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nanotube antenna

A nanotube antenna is a device consisting of a carbon nanotube (a long, cylindrical carbon structure consisting of hexagonal graphite molecules attached at the edges) configured to transmit or receive electromagnetic fields ( EM field s) at extremely short wavelength s. Nanotube antenna s measure approximately 50 nanometer s (nm) in diameter and 200 to 1000 nm in length. A nanometer is a unit of linear measure equivalent to 0.000000001 meter (m) or 10 -9 m.

Nanotubes have been suggested as building blocks for the construction of nanoscale (extremely small) resistor s, capacitor s, inductor s, diode s, transistor s, and memory chip s. Because of their inherent inductance and capacitance at extremely high frequencies, nanotubes may also serve as antennas at infrared ( IR ) and visible light wavelengths. Suggested applications of nanotube antennas, which are expected to become available around the year 2008, include photovoltaics (the conversion of sunlight to electrical energy), fiber optic communications, and high-speed optical computer s.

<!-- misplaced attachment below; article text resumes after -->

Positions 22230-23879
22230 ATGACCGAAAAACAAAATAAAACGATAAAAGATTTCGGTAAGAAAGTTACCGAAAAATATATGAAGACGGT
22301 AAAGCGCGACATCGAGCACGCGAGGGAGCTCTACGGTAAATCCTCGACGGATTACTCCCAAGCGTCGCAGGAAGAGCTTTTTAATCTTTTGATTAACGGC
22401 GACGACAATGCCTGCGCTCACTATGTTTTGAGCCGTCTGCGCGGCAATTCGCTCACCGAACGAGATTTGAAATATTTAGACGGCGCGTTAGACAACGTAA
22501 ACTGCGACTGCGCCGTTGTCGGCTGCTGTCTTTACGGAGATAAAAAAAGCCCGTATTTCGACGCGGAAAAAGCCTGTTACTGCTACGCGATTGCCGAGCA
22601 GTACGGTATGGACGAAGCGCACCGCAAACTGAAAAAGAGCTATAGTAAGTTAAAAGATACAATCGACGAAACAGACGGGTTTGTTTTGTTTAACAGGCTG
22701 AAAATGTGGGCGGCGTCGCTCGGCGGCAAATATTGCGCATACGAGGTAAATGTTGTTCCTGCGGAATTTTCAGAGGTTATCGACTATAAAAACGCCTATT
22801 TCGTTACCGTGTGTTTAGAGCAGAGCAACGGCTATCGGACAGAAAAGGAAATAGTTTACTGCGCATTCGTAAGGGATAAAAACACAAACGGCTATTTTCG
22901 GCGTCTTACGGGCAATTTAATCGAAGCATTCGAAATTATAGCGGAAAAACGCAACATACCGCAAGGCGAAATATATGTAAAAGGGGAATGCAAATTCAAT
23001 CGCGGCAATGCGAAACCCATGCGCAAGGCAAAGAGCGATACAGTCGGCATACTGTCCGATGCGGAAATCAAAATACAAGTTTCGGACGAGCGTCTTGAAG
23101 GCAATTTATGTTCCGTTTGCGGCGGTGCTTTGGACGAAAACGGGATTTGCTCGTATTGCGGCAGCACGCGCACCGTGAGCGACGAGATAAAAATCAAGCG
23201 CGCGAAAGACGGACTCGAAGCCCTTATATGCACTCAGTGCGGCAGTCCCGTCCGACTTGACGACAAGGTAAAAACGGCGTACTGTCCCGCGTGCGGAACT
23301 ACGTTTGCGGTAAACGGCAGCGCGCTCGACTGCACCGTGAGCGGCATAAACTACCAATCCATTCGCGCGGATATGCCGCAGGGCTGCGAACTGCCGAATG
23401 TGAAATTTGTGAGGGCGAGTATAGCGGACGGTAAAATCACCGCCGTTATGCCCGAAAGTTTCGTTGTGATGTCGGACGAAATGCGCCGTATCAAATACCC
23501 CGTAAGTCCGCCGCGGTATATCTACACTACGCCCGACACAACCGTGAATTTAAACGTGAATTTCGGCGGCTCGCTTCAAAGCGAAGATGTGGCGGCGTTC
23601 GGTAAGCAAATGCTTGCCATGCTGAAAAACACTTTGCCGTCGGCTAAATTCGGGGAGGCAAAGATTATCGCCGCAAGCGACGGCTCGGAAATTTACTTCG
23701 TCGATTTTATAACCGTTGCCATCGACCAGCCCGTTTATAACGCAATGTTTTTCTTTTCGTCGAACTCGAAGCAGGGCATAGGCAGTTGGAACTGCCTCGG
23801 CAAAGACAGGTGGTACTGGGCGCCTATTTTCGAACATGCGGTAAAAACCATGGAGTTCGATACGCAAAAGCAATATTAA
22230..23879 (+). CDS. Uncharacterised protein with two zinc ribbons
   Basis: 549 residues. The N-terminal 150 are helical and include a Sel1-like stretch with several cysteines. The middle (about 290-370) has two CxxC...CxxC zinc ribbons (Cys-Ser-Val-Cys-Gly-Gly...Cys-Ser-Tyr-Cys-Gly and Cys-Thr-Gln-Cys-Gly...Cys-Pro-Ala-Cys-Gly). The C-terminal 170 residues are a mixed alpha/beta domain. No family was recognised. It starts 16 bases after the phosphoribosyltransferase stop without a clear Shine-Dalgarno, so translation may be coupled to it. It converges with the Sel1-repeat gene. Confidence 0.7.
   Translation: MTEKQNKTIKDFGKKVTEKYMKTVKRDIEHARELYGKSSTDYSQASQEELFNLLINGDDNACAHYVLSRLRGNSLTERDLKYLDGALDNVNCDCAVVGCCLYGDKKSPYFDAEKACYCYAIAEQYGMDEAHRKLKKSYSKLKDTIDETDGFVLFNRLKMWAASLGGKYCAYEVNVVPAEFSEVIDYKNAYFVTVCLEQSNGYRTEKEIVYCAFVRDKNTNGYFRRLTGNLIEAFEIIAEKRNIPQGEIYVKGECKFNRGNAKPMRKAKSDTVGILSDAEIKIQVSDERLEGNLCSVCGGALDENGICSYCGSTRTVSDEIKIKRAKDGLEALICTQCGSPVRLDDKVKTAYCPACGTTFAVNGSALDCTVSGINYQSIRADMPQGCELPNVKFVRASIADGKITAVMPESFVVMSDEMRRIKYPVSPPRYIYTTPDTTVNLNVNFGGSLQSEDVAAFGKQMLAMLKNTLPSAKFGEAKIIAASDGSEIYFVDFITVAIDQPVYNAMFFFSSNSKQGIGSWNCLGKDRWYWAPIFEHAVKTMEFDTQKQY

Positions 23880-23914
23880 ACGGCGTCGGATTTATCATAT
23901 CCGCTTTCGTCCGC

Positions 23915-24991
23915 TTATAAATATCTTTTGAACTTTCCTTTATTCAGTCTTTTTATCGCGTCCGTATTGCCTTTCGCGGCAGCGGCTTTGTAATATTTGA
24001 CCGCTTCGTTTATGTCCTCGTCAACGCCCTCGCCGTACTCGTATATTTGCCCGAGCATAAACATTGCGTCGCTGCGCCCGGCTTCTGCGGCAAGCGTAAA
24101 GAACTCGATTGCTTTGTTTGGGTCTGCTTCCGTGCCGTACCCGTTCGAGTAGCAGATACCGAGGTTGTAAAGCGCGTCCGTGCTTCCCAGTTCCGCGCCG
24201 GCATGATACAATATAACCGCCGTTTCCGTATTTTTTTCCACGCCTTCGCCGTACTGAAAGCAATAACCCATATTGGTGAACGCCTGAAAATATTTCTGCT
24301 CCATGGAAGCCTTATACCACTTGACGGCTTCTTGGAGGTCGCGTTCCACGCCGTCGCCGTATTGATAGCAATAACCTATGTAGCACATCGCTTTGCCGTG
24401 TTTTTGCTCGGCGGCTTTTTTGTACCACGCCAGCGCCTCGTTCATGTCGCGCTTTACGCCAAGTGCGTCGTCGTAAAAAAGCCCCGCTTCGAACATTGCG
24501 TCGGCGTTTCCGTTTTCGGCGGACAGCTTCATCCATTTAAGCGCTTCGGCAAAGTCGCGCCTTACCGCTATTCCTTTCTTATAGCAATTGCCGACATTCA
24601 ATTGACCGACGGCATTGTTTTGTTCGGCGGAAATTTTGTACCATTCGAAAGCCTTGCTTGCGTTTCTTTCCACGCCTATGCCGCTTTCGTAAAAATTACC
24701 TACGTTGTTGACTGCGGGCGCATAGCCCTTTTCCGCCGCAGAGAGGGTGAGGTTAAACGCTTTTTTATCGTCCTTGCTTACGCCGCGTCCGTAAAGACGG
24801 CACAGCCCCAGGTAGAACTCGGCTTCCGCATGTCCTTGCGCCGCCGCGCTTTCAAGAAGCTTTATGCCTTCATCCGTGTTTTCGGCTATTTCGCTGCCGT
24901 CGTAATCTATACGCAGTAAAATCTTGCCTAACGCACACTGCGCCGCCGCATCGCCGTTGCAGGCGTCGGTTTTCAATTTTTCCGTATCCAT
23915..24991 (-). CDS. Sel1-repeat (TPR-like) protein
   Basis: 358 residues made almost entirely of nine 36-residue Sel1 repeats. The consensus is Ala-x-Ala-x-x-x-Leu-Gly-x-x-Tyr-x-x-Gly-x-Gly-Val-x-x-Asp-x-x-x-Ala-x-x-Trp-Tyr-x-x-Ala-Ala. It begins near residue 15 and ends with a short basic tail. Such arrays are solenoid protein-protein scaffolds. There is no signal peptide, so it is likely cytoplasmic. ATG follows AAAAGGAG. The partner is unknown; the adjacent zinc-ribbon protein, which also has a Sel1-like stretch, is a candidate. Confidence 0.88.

This was last updated in September 2005

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